Supporting Educators in Demographically Changing Suburban Schools and Districts

Bloomington, MN – On February 3, 2012, One Nation Indivisible brought together educational leaders, scholars and policy experts to explore the implications of demographic change in suburban communities and consider the most effective ways to create welcoming, equitable, high quality, racially and culturally integrated public schools. Educational leaders from across the nation talked about recent responses to demographic change within their school districts. Such responses included plans that reduce and prevent racial and economic segregation, efforts to increase cultural competency among administrators, teachers and other school employees and initiatives that more fully bring the perspectives of families and students of color to bear on school policy, programming and curriculum. Leaders also discussed the mix of positive and negative reactions that surface in racially changing communities and within local political contexts. Scholars and policy experts led discussions about how public leaders, elected officials and government could best support public school educators who are working toward welcoming, equitable, effective and racially and economically diverse schools. The meeting was the first of several “strategy sessions” that One Nation Indivisible will organize this year.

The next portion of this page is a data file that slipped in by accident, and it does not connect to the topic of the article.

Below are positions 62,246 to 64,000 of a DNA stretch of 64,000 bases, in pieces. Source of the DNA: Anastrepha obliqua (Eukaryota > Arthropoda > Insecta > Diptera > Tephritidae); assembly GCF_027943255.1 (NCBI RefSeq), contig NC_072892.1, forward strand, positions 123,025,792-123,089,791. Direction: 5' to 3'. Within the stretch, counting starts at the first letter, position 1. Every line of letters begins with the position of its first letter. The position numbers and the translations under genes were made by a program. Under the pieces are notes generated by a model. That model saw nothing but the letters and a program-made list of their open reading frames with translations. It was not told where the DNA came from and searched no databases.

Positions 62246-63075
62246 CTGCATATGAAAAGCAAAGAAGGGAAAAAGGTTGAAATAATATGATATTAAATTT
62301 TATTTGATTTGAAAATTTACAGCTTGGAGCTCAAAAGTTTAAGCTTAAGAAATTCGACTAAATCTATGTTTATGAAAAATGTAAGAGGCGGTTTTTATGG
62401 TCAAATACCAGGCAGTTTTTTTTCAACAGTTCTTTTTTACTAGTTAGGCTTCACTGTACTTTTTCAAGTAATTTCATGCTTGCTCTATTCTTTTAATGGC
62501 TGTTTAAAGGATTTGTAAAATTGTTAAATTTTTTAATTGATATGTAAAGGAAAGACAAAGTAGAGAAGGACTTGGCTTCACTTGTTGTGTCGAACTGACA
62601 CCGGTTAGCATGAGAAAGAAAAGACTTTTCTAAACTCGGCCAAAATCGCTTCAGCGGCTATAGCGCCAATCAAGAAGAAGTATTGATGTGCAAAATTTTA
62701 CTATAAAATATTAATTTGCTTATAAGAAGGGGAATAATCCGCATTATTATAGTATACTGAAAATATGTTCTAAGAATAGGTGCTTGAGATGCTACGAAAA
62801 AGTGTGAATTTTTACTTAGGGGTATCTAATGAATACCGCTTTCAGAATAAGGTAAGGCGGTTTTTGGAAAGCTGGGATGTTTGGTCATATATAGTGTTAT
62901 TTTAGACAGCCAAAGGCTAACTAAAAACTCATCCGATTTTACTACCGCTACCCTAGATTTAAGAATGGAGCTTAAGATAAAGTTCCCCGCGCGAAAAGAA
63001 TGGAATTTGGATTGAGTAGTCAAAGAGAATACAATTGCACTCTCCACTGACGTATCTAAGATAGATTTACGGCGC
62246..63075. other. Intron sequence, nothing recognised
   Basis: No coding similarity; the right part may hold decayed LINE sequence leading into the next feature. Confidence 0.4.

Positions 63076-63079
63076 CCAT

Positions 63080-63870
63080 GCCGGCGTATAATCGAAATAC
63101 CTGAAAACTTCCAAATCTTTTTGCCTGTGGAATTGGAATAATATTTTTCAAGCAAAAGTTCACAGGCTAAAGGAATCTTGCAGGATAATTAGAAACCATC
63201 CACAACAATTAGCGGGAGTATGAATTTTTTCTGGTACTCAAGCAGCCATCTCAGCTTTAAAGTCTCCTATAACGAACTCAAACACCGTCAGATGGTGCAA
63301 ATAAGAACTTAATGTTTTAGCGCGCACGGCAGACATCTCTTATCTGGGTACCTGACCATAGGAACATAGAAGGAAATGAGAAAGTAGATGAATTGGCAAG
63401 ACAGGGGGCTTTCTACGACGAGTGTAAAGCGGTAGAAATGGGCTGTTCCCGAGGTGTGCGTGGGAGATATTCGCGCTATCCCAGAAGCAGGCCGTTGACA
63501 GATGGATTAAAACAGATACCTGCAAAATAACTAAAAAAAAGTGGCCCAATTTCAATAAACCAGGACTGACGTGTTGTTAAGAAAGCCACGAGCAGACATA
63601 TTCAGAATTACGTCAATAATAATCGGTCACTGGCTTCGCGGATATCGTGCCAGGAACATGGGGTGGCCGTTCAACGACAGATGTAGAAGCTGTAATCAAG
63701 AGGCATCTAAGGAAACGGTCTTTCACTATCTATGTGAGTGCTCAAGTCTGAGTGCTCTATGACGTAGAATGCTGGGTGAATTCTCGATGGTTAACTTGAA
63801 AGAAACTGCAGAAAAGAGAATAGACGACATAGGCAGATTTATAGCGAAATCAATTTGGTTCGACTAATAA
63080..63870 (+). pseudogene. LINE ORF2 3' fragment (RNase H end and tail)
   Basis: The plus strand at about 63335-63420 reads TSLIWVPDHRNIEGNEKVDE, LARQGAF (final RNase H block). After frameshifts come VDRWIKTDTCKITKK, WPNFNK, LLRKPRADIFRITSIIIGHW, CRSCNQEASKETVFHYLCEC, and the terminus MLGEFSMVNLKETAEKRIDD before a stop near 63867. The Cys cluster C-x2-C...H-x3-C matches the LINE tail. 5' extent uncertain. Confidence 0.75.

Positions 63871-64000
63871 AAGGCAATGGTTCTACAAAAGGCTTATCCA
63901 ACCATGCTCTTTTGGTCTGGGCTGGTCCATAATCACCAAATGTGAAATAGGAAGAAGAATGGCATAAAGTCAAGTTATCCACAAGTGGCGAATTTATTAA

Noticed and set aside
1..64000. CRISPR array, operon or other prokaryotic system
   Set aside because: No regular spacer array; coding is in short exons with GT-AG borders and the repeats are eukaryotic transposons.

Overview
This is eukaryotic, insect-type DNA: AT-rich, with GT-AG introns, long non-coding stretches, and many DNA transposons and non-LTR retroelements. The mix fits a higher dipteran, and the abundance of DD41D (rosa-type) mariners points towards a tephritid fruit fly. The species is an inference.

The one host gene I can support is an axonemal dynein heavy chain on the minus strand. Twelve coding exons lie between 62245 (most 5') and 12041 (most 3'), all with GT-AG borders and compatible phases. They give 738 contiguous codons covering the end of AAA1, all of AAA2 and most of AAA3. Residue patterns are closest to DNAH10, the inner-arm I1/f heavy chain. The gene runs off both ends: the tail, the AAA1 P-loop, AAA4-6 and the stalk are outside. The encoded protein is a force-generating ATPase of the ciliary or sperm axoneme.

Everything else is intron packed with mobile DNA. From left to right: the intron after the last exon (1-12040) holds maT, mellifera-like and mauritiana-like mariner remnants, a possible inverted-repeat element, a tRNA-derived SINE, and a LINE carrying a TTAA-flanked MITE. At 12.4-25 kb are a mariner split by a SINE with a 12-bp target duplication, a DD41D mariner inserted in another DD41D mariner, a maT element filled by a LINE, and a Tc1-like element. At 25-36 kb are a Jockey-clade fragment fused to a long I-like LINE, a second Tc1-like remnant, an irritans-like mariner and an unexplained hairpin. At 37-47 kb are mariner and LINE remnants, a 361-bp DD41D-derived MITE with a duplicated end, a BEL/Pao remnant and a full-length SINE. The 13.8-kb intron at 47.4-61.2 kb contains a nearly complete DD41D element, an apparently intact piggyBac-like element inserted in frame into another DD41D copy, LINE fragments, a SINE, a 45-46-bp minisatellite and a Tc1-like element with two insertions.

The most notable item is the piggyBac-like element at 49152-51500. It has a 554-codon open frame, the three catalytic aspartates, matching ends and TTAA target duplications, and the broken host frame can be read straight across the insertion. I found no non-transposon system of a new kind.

Strategy session participants, working in collaboration with other scholars and educators, will soon release recommendations and proposed actions for policymakers and practitioners at the local, state and national levels. Our hope is that this document will inform discourse, policy and programming in and provide much needed support to educators on the ground in racially and culturally changing communities.

This knowledge sharing and action planning comes at a crucial time for our rapidly changing nation. Because of immigration to the United States and out-migration from urban areas, more than half of Asians, Latinos and African Americans now live in suburbs. According to the demographer William Fry, the share of African Americans living in the suburbs of large metropolitan areas rose from 37 percent in 1990 to 51 percent in 2010. That year, about 62 percent of Asians and 59 percent of Latinos in large metros live in suburbs, as do about 78 percent of whites.

If you are interested in learning more about the outcomes of this meeting, please contact us.

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